Many of his seizure meds list anger and other behaviors as possible side effects.  One of those med dosages was recently increased.  So, there’s that.

Then there is his autism, with or without the interference of his medicines.  His structured life was becoming more unstructured as the holidays loomed on his horizon. 

And years of seizures have done untold damage to his brain and to his ability to function in our world.

Gary and I know all this but living with his outbursts of anger is at times more than difficult.  His shattered supper plate full of lasagna, or the hole in his wall, are just two examples that can attest to the stress we have been under.

This morning, as I am slowly finishing my study of the book of Deuteronomy, I was reading Moses’ blessing to the tribe of Joseph in chapter 33.  God promised, through Moses, to give the people of Joseph “choice things…best things.”  The Hebrew word here means things of highest quality.

Then in verse 16, God said, “…and the favor of Him who dwelt in the bush.”

Remember Moses and the burning bush in Exodus 3?  God spoke to Moses in the bush that was burning…the bush that had attracted the attention of Moses as he shepherded his father-in-law’s sheep in the desert wilderness. 

There was God, burning bright in that bush, and telling Moses that this was holy ground.  Telling Moses that He had seen the affliction of Israel, and of His plan to use Moses to rescue the people out of Egypt.

But what impressed me about all of this was the fact that Moses was in a wilderness place, a place of severe hardship, when God spoke to him out of the bright burning bush. 

Moses had been banished from all he knew in Egypt.  He was running for his life when he ended up in the desolate wilderness.  Now he was a lowly shepherd of sheep that weren’t even his.

How easy it would have been for Moses to look at all the darkness in his life…to have his eyes drawn away from God’s glory in the burning bush to focus once again on his dismal circumstances.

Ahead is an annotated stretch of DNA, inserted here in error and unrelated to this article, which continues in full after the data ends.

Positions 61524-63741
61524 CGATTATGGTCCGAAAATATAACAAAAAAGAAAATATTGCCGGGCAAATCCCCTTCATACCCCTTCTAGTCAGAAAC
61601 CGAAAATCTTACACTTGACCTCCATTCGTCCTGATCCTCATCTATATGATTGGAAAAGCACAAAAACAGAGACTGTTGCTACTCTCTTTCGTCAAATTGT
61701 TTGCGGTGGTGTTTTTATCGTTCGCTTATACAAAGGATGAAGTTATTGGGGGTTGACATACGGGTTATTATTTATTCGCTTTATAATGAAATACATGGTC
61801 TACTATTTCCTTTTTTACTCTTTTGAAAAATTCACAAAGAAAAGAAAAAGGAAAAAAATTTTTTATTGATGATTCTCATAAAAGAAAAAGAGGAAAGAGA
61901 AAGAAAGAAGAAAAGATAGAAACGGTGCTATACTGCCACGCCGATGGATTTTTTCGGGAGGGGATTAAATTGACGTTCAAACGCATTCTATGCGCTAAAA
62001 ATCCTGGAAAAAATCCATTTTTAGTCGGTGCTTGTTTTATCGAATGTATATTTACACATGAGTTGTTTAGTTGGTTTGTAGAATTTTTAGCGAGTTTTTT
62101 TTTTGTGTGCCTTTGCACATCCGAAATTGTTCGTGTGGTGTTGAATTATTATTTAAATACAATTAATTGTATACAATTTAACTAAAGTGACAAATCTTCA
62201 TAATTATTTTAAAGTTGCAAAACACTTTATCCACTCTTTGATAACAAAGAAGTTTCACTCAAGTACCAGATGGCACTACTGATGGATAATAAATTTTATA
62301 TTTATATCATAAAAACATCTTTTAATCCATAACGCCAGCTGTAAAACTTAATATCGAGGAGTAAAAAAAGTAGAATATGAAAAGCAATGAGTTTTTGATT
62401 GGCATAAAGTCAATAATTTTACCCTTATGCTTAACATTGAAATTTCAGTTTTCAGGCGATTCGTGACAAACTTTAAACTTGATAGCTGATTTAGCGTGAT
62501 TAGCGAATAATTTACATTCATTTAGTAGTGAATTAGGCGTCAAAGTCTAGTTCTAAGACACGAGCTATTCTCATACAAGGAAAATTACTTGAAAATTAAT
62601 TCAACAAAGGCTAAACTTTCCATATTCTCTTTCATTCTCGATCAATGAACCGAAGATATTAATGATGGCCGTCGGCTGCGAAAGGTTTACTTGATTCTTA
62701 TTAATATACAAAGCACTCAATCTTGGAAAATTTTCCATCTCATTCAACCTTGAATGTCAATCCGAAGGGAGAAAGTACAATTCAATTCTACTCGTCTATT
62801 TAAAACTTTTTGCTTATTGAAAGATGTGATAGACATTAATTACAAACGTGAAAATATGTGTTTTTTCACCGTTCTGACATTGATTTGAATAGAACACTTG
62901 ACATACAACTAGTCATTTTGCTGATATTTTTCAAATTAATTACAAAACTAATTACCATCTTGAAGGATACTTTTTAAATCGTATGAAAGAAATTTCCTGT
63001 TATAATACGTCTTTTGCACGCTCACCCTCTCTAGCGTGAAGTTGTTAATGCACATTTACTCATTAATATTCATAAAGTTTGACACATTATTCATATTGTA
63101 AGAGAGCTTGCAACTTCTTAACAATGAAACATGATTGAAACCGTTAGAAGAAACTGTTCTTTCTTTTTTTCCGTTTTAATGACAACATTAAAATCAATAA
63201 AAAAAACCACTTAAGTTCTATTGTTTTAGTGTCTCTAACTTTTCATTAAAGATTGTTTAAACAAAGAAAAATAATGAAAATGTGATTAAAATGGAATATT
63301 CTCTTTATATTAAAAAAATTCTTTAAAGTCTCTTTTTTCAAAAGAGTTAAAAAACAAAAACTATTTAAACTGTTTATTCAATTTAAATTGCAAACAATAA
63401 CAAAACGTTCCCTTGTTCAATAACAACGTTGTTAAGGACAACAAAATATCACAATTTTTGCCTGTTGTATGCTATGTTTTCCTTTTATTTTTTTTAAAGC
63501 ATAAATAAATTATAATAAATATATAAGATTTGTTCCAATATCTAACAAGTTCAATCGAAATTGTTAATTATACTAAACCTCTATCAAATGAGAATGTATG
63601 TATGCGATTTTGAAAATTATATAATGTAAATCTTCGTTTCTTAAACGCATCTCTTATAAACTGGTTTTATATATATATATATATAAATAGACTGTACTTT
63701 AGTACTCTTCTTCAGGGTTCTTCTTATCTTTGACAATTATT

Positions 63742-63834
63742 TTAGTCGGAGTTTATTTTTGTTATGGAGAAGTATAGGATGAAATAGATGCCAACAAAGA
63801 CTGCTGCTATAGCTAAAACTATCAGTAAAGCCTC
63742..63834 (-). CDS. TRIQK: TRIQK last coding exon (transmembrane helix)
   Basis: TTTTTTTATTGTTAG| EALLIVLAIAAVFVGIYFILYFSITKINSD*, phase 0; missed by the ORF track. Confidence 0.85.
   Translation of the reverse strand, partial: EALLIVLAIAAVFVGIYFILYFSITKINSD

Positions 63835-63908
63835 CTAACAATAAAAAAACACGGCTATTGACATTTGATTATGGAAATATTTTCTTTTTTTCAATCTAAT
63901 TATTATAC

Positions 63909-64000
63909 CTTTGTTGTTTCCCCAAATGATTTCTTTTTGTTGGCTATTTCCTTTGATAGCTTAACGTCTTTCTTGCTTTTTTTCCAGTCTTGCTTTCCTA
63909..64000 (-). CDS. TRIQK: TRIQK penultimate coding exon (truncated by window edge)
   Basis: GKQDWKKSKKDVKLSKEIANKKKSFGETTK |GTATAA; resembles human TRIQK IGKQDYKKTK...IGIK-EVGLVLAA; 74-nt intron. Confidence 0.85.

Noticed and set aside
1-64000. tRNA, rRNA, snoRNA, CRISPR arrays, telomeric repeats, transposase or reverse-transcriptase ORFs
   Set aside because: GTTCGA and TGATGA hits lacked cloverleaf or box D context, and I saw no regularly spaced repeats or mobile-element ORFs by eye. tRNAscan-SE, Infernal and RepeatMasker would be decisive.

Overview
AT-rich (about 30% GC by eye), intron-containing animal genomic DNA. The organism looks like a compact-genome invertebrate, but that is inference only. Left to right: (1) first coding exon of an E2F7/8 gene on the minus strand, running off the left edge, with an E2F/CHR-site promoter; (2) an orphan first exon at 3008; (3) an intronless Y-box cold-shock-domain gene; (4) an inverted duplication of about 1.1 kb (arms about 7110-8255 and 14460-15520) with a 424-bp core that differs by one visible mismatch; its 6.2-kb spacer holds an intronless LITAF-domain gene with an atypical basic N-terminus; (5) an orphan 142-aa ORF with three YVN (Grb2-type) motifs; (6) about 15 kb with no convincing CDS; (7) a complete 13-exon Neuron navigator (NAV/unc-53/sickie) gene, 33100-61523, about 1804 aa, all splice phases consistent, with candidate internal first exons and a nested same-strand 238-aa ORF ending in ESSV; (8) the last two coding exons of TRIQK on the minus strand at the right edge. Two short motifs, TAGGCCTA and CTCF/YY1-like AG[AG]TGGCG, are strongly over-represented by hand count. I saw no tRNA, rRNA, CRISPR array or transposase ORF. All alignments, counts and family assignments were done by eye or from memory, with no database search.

But God, despite the early reluctance of Moses, promised to go with and before and all around Moses.  He urged Moses to look at His glory, the glory that shone in the burning bush, and not at his dark and scary surroundings. 

It’s tough to live with and care for a child with special needs of any kind.  To live with Aaron, a very verbal adult, when he is angry is exhausting at times.  It’s not something I like to display or talk a lot about, but this part of Aaron is a very real part of our lives. 

I think many of us have those areas of our lives that we want to keep more or less hidden.  I’m very thankful for family and friends that I can confide in…those that I know pray for us.  There are ways that I know I need to be more open.  Maybe that will give others the courage to do the same.

Life is just hard right now on so many levels for all of us.  Satan really wants to discourage and defeat us in whatever way he can. 

But I want to look at this life we live and see God’s glory, His hand, His light over every bit of it.  I don’t want to focus on that dark part. 

I want to live under the knowledge that as God’s child, I am living in “the favor of Him who dwelt in the bush.”

THAT God of Moses is also MY God.

I can focus on His promises to me, and even in the darker times I can make the choice to see His light…the light that shines brighter than my dark.